Report: Florida woman alleges she was groped

Prosecutors are planning an aggressive move in the sexual assualt case against Kobe Bryant, possibly to counteract the damage caused by the release of edited transcripts Monday.

The prosecution intends to subpoena a 22-year-old Florida waitress who claims she was the object of unwanted sexual advances by the NBA star, Sports Illustrated reported on its Web site Tuesday.

A day after the judge in Bryant's case released transcripts from a closed-door hearing that could potentially weaken the case against Bryant, SI.com learned that prosecutors have notified Bryant's defense team that the woman may be called as a witness at the trial, which is set to begin Aug. 27 in Eagle, Colo.

The woman, whose testimony might be used to show that aggressive sexual actions are part of Bryant's pattern of behavior, alleges she was assaulted by Bryant during a party at Shaquille O'Neal's home in Orlando on Thanksgiving 2002.

According to the Sports Illustrated report, the woman was among the employees of Orlando's Planet Hollywood restaurant who worked a private party at O'Neal's home. The woman claims that at the party Bryant asked for her cellphone number, which she provided, and then later asked her to bring him a drink outside.

She brought Bryant the drink, in the presence of another man, at which time, she alleges, Bryant cornered her and groped her private parts, SI reported.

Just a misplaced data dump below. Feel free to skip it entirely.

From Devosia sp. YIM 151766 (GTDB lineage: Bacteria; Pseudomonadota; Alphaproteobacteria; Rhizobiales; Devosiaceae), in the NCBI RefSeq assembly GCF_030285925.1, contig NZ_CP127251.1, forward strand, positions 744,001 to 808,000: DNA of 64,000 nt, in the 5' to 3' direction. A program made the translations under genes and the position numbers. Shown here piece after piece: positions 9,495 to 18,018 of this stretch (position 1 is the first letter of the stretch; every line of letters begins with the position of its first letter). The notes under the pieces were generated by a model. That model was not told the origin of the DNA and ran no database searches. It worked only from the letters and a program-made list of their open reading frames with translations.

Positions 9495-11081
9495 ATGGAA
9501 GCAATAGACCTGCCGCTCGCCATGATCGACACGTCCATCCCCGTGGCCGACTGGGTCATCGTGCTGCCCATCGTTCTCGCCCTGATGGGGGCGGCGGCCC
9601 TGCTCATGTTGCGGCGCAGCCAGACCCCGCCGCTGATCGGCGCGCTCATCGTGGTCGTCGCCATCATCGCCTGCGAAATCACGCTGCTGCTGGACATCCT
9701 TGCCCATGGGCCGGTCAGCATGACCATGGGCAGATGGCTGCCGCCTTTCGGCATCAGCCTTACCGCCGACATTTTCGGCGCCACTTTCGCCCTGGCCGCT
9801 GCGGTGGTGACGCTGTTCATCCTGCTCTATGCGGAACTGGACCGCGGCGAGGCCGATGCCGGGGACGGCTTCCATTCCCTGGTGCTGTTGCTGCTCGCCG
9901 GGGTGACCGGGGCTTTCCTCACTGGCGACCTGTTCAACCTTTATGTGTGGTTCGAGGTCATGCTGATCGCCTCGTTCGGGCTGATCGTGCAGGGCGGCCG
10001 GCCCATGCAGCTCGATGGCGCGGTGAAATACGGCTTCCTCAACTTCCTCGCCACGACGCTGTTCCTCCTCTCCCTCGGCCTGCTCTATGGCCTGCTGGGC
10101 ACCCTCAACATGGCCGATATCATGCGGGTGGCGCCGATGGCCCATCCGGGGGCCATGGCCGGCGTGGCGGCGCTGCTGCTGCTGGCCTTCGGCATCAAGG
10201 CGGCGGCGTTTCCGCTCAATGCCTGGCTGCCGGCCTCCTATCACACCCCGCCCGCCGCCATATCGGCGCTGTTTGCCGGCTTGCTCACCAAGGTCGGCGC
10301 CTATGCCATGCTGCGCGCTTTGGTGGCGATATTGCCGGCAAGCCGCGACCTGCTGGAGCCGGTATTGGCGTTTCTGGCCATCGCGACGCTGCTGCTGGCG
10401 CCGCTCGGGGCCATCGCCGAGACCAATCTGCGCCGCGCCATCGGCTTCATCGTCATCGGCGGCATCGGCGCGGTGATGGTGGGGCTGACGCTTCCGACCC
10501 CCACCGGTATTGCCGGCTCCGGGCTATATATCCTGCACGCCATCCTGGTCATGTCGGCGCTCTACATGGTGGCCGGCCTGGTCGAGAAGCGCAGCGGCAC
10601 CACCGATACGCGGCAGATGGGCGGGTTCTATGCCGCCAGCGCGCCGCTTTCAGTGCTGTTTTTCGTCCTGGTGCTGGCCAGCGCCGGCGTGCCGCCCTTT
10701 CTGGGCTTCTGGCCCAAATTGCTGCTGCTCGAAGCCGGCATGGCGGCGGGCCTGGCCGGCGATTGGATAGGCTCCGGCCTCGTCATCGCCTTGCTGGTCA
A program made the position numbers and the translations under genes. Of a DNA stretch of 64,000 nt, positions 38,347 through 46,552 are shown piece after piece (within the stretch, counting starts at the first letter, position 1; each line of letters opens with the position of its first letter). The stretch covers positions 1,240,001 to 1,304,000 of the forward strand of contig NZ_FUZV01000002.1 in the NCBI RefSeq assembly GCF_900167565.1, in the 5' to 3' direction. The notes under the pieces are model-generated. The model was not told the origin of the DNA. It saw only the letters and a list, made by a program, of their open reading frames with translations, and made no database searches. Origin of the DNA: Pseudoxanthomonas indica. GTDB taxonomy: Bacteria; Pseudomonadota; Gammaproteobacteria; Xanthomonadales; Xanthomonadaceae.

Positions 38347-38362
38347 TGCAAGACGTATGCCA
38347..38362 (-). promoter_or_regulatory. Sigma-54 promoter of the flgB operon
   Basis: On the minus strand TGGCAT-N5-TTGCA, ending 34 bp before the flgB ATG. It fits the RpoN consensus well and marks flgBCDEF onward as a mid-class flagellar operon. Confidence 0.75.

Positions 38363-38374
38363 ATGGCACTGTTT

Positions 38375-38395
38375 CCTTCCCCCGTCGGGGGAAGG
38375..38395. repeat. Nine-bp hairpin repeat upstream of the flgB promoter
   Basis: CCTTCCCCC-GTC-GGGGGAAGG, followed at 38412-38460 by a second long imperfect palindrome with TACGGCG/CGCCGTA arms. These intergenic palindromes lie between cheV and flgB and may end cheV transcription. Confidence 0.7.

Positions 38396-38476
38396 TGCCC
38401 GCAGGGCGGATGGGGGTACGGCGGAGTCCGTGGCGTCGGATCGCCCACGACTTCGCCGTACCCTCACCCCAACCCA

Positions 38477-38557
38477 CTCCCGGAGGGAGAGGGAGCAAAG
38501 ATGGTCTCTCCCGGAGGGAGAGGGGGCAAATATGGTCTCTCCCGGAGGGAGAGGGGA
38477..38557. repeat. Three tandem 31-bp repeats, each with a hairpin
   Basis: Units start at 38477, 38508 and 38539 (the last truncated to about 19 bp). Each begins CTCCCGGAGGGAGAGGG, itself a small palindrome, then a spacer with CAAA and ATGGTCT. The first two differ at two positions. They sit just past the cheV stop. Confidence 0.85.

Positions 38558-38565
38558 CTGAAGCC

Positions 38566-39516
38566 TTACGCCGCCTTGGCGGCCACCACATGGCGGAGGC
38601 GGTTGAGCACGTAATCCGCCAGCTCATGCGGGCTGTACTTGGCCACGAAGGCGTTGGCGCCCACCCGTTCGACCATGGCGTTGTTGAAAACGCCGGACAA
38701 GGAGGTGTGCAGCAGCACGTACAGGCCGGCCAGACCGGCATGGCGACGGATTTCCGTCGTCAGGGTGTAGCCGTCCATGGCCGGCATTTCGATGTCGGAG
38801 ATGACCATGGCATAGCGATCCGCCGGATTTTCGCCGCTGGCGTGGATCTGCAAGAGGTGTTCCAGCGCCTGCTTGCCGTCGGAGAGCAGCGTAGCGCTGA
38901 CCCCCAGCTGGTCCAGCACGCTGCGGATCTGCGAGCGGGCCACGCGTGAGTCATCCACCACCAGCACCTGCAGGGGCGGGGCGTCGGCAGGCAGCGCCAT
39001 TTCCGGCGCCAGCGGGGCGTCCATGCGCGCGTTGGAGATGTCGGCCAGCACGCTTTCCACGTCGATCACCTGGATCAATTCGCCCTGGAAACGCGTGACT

Bryant laughed as the woman pushed him away and, the next day, a man who said he was an associate of Bryant's called the woman to apologize for Bryant's behavior.

The woman did not initially report the incident to the police, according to SI, but after Bryant was charged in the current sexual assault case and held a press conference to declare his innocence, the woman contacted Colorado prosecutors and told them of her alleged encounter with Bryant.

Investigators from Eagle and Los Angeles, sources told Sports Illustrated, then made O'Neal aware, through his agent, Perry Rogers, that he could potentially become a witness in the Bryant case.

O'Neal, through criminal defense lawyer David Chesnoff, refused to speak to the investigators, but he could still be called to testify in Colorado.

Rogers and Chesnoff told SI they could not comment on anything related to O'Neal.

A subpoena became necessary for the Florida woman when she decided she did not want to be a witness in the case -- in which Bryant's 20-year-old accuser has been subject to threats.

The Florida woman's testimony, however, would be significant for the prosecution as a rebuttal were Bryant to take the stand.

It would be up to the jury to decide if there are meaningful similarities between Bryant's alleged behavior in Florida and Colorado. According to documents viewed by SI, the accuser in Colorado told police that Bryant groped her and, when she resisted and tried to flee, Bryant allegedly restrained her and blocked the door to his room.